A WOLF lay at his last gasp, and recalled the many events of his past life. "True, I am a sinner," said he, "but let me still hope, not one of the greatest. I have done harm, but also much good. Once, I remember, a bleating Lamb, which had strayed from the flock, came so near me that I could easily have throttled it; yet I did not harm the Lamb. At the same time, I listened to the jeers and jibes of an old Sheep with the most surprising indifference, although there were no Sheep-dogs there to be feared."

"I can explain all that," interrupted his friend, the Fox, who was comforting his last hours. "I remember distinctly all the circumstances. It was precisely the time that you so unfortunately got a bone stuck in your throat, which the kind-hearted Crane afterwards drew out!"

(Lessing, Fables, Book II, No. 4. Translated by G. Moir Bussey.)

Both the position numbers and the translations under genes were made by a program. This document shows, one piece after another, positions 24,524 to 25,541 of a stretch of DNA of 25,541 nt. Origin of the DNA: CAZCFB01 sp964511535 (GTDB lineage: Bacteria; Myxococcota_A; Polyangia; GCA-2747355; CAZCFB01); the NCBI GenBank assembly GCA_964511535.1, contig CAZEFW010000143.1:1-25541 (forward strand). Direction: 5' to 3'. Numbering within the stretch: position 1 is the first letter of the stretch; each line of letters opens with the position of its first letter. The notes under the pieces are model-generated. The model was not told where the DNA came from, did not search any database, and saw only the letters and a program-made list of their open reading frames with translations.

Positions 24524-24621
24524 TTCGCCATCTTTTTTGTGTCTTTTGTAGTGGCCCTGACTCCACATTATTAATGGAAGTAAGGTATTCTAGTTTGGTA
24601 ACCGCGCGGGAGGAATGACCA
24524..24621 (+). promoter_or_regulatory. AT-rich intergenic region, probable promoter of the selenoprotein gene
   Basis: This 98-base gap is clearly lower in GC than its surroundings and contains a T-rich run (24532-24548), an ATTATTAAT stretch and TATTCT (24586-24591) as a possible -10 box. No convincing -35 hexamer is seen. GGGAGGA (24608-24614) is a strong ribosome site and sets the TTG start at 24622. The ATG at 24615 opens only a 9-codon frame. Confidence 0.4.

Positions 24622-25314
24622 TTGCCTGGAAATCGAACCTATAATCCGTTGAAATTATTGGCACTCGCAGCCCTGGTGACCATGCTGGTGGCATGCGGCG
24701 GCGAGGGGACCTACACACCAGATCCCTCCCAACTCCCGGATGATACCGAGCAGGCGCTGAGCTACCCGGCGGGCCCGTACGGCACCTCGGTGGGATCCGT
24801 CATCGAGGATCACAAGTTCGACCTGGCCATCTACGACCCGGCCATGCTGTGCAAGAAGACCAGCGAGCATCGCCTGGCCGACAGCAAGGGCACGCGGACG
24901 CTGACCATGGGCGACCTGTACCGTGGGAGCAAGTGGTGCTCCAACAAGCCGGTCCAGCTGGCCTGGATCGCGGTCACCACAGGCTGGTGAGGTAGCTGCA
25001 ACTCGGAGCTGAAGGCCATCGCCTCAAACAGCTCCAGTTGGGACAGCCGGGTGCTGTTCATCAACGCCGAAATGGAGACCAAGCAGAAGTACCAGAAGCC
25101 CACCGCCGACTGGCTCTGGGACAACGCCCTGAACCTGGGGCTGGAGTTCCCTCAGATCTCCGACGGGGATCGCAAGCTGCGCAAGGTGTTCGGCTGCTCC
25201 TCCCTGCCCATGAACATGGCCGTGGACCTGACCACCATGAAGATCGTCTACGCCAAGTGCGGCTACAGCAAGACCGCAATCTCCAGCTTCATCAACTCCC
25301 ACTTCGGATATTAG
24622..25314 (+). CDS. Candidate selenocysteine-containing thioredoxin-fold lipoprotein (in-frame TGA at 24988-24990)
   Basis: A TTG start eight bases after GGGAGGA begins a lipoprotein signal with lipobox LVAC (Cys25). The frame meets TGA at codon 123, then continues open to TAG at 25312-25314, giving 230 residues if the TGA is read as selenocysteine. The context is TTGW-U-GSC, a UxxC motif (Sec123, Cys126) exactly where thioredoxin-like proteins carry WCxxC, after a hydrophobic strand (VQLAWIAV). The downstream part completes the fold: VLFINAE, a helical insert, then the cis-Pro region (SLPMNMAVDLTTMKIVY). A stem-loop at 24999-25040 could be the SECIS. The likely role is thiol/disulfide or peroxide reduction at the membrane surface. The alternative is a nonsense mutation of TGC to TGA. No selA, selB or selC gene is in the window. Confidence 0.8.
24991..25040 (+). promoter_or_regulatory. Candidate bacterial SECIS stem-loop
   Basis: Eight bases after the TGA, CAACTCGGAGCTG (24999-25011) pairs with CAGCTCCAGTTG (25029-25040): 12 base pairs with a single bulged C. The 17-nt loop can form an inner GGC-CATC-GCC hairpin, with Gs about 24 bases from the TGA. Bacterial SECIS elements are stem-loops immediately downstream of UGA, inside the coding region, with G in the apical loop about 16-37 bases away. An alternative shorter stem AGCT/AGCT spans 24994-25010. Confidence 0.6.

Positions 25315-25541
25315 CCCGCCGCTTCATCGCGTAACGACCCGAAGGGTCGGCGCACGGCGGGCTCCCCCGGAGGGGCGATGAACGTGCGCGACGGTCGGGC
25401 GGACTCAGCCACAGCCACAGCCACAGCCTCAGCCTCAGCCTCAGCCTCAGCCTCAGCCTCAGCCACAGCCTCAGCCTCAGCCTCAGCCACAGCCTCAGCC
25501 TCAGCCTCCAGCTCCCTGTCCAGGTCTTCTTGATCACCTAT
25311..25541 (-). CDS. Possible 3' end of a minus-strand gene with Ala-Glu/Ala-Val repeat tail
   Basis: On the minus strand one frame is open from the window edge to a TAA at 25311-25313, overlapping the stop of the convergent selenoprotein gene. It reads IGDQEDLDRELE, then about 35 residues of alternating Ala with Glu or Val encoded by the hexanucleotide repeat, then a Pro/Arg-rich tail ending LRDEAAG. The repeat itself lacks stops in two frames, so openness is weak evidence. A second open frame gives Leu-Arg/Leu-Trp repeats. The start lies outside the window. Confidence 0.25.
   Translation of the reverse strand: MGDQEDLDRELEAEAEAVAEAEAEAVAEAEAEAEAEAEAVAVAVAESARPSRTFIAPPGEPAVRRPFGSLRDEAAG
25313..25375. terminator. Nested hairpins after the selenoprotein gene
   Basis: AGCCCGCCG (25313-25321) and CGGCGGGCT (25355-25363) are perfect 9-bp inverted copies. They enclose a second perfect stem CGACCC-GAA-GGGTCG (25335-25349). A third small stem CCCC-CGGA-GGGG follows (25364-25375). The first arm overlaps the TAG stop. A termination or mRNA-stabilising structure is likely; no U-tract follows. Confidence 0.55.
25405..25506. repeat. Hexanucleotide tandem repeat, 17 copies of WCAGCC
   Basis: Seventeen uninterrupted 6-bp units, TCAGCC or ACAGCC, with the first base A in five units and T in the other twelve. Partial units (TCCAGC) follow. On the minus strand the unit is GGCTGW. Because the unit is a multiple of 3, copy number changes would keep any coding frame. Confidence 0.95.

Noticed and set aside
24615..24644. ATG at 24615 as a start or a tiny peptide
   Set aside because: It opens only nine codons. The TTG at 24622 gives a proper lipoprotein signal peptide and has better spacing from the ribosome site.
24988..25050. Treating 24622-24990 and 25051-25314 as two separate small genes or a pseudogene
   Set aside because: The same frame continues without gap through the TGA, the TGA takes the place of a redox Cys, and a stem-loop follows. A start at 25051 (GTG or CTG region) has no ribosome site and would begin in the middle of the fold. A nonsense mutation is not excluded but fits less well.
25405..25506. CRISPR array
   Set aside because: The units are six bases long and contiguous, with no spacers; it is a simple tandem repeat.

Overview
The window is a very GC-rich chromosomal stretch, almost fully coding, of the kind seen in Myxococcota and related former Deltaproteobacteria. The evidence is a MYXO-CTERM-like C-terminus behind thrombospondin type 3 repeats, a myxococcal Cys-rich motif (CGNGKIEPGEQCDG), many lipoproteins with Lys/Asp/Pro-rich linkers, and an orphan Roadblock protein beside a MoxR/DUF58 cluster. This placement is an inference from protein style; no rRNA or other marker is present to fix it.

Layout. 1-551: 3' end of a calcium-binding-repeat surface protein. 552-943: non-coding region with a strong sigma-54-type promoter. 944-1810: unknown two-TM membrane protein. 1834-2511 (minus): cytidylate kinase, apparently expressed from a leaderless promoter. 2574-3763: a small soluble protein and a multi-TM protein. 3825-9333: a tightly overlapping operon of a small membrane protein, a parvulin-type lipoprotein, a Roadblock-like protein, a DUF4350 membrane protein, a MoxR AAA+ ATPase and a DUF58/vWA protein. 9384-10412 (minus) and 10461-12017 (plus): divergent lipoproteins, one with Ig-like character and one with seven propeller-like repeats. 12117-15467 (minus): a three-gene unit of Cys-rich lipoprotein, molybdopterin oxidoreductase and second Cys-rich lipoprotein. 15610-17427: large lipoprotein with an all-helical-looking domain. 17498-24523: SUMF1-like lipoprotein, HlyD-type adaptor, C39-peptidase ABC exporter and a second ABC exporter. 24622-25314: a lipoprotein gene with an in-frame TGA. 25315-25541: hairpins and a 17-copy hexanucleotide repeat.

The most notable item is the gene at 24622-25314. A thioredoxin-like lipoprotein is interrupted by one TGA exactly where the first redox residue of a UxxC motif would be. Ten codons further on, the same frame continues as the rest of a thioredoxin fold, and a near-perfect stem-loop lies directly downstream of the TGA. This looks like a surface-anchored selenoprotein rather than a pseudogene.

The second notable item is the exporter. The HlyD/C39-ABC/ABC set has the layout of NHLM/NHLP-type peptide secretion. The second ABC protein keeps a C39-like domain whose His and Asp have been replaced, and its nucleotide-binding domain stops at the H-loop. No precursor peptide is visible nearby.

THE OX AND THE CALF

A POWERFUL Ox tore away the upper part of the door-way with his horns, in pushing himself through the low entrance of his stall.

"Look, Master!" shouted a presumptions young Calf, "I do not injure your property as the clumsy Ox does!

"How glad I would be," answered the Master, "if you were already big and strong enough to be able to do so!"

(Lessing, Fables, Book II, No. 5. Translated by G. Moir Bussey.)



THE BLIND HEN

A HEN who had lost her sight, and was accustomed to scratching up the earth in search of food, although blind, still continued to scratch away most diligently. Of what use was it to the industrious fool? Another sharp-sighted hen who spared her tender feet, never budged from her side, and enjoyed, without scratching, the fruit of the other's labour. For as often as the Blind Hen scratched up a barleycorn, her watchful companion devoured it.

(Lessing, Fables, Book II, No. 9. Translated by G. Moir Bussey.)



THE DONKEYS